Opinion: The Portugal 2030 Agenda – Opinion

Opinion: The Portugal 2030 Agenda - Opinion



By Francisco Jaime Quesado (*)

The construction of an Agenda for Portugal 2030 is on the table. The Portugal 2030 Agenda raises important questions about the level of strategic convergence for the future of the Portuguese economy. This strategic trust agenda should be based on innovation and creativity as central factors in a new collective mobilization, a global ambition, an ability to build solutions to new problems. A society of intelligence. We need this attitude in Portugal and so a culture of change is needed. The Portugal 2030 Agenda must be able to mobilize economic and social actors for a strategic repositioning for the future.

The consolidation of the new role of this agenda of strategic trust among us largely depends on the actual responsibility in this process of the different actors involved – State, University and Business. In the case of the State, in the context of the ongoing reorganization process and the construction of a new paradigm centered on the citizen-client, it is urgent that an attitude of active and entrepreneurial mobilization of the revolution of the social fabric be made operational. The strategic reinvention of the state will have to be based on trust and strategic complicity between supply-side 'entrepreneurial actors' and demand-responsive citizens.

Naturally, companies have a clearly mobilizing role in affirming the strategic trust agenda in Portugal. Because of its central role in creating wealth and promoting a permanent process of reengineering innovation in systems, processes and products, it will always be from companies that the “expectable capital” of operational and strategic distinction will emerge from those that will be able to deliver valuable results. leveraged in the competitive market chain. The emphasis here has to be more pragmatic than ever, as the recent successive external actions demonstrate.

In a complex time, when global changes are having implications in terms of a new social contract between the State and Civil Society, in a logic of open competitiveness, people wonder if it is really up to the State to play an active role. in the fight against the crisis or on the contrary, it will not be up to civil society to reinvent a new model of collective value creation focused on individual participation and creativity. In a world of uncertainty, ultimately, are there really answers to the questions that increasingly worry the Portuguese?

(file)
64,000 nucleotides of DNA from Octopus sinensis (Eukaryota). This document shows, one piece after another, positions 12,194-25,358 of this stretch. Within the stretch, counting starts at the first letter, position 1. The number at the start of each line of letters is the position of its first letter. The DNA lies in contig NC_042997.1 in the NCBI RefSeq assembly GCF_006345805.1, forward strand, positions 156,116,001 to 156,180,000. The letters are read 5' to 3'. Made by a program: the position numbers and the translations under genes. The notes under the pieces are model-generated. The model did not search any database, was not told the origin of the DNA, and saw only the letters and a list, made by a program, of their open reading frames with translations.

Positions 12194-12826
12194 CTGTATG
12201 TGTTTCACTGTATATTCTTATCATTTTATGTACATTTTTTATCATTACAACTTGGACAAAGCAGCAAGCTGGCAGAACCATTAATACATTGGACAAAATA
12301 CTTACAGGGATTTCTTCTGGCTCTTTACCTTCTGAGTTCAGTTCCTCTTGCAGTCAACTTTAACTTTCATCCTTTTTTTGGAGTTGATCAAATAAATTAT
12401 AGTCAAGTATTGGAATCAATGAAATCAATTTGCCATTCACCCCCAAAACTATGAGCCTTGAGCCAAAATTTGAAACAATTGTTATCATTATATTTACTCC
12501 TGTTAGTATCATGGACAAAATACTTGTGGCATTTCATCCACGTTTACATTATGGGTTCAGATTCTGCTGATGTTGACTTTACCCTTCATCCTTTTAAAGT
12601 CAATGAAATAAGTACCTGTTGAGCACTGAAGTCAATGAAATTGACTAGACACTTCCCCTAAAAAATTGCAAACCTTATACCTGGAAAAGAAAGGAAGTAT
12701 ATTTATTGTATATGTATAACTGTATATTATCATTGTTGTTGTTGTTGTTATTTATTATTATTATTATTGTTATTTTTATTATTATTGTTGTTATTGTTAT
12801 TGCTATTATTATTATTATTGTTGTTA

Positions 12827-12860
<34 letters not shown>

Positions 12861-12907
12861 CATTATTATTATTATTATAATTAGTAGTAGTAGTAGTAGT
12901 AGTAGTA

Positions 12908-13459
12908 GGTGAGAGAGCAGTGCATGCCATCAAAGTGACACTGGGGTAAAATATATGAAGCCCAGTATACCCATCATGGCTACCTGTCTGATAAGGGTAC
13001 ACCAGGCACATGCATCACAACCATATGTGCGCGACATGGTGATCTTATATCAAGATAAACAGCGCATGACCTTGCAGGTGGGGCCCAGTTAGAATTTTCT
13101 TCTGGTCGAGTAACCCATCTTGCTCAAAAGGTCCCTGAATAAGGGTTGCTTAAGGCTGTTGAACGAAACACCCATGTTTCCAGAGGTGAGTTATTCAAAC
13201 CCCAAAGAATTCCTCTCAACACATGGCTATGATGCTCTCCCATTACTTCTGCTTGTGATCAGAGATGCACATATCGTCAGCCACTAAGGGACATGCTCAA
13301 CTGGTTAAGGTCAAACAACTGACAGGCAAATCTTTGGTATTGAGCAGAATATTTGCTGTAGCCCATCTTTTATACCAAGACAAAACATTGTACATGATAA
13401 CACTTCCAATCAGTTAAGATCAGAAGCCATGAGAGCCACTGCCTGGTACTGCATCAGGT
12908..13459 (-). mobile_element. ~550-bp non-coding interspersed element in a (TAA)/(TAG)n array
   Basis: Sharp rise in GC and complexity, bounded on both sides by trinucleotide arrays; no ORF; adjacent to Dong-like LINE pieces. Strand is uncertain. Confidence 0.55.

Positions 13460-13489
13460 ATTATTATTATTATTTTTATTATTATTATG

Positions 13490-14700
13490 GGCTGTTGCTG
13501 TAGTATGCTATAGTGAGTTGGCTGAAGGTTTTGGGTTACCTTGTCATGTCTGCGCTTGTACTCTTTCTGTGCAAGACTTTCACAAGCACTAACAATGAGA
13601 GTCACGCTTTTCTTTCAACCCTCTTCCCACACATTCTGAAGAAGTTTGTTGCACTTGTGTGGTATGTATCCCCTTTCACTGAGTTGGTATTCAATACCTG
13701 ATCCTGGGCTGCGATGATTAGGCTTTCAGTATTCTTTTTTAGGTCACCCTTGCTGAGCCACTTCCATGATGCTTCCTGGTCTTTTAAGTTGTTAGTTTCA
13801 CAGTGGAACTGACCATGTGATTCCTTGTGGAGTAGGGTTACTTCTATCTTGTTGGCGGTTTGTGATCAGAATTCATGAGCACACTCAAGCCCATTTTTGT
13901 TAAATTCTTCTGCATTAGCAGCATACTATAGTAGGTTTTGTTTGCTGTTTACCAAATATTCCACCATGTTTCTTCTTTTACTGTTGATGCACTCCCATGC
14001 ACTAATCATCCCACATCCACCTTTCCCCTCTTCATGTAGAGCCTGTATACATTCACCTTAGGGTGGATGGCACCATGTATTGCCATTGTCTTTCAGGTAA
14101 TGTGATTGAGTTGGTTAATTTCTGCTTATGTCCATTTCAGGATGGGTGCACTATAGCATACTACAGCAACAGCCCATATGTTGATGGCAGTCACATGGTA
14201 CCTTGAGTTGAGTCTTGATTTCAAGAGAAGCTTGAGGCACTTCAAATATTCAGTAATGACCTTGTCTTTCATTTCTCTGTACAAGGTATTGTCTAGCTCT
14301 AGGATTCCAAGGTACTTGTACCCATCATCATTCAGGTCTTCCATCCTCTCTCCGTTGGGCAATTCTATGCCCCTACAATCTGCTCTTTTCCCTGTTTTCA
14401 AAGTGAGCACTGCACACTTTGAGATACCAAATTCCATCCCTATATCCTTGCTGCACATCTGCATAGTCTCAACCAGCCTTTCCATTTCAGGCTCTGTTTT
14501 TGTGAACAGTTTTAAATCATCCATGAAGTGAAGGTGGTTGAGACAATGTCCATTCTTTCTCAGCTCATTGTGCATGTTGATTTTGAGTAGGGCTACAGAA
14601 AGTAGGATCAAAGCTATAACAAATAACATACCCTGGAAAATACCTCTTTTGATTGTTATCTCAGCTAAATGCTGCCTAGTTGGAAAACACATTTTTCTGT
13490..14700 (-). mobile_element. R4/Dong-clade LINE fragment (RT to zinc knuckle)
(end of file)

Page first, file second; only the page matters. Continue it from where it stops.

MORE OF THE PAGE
Expectation management is fundamental today and when signs of lack of control in the operational management of public accounts began to sharpen, the need for intervention was created. The State took over the process to avoid system contamination and the generation of systemic risks with uncontrollable consequences, but many doubts remained about the existence of alternative solutions that were more compatible with the functioning of market rules. In many of the situations we are witnessing this is a demonstration that in fact in this globalized world the elites with the intelligence of capital management have completely lost the sense of the social ethics proper to an open and just democracy.

The coming years will be particularly relevant for Portugal. On the table, in the context of the consolidation of the process of European integration, is the ability of our country to effectively present a model of sustainable strategic development for the future. In times of crisis, the recent events around the crisis have once again demonstrated that there is in our country a “silent minority” who for years now have kept the status quo of the system paralyzed and under the guise of false dynamics. of social renewal and economic reconversion tries to rediscover the path of the future with the same solutions of the past unthinkable in a context of change as we live.

The message of change is more present than ever among us. The Portugal 2030 Agenda that is to be legitimized in Portugal will have to be able to gain the status of a true "strategic operator" of the country's development. This is done by "positive convergence" and not by decree. It is therefore more important than ever to be attentive and to participate with a sense of difference. The "laboratory" that Portugal must form in this new European agenda must focus on a new innovation and competitiveness plan open to open participation by civil society.

(*) Economist and Manager – Innovation and Competitiveness Specialist



Source link